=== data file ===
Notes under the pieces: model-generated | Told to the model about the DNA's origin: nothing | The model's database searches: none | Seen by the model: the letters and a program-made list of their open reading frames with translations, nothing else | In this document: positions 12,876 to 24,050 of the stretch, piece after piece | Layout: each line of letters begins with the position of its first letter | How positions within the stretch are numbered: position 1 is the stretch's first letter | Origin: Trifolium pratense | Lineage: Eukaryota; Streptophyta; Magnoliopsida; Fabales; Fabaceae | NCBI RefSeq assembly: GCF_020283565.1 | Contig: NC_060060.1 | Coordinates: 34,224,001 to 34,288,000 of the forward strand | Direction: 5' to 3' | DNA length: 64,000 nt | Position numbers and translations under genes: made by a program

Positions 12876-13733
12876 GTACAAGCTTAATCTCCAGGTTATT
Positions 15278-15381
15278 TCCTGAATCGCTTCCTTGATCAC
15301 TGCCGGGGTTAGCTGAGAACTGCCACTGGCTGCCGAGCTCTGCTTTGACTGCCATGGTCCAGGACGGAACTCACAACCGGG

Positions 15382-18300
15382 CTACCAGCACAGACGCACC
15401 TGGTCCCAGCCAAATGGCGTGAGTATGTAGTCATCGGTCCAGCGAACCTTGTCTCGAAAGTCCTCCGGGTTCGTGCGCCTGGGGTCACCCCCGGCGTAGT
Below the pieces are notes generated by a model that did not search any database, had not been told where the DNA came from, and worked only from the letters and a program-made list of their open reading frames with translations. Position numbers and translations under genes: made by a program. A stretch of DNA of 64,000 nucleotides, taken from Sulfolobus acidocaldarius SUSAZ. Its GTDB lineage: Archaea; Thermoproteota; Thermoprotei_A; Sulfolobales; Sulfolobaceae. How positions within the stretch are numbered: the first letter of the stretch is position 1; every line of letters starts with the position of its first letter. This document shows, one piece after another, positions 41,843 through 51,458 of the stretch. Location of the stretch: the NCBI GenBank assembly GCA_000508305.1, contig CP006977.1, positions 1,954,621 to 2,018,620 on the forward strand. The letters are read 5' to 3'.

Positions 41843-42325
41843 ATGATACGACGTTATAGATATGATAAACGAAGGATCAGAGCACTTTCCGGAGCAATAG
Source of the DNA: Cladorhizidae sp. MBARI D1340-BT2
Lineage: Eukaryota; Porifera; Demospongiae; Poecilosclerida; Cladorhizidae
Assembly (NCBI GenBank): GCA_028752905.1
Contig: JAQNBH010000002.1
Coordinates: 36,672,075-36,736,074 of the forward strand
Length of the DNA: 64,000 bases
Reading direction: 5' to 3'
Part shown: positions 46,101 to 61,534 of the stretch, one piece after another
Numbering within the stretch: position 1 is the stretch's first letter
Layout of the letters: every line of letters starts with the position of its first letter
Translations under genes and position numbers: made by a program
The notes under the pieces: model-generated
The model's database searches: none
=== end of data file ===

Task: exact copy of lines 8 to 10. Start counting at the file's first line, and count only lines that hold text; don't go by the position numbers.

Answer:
15382 CTACCAGCACAGACGCACC
15401 TGGTCCCAGCCAAATGGCGTGAGTATGTAGTCATCGGTCCAGCGAACCTTGTCTCGAAAGTCCTCCGGGTTCGTGCGCCTGGGGTCACCCCCGGCGTAGT
Below the pieces are notes generated by a model that did not search any database, had not been told where the DNA came from, and worked only from the letters and a program-made list of their open reading frames with translations. Position numbers and translations under genes: made by a program. A stretch of DNA of 64,000 nucleotides, taken from Sulfolobus acidocaldarius SUSAZ. Its GTDB lineage: Archaea; Thermoproteota; Thermoprotei_A; Sulfolobales; Sulfolobaceae. How positions within the stretch are numbered: the first letter of the stretch is position 1; every line of letters starts with the position of its first letter. This document shows, one piece after another, positions 41,843 through 51,458 of the stretch. Location of the stretch: the NCBI GenBank assembly GCA_000508305.1, contig CP006977.1, positions 1,954,621 to 2,018,620 on the forward strand. The letters are read 5' to 3'.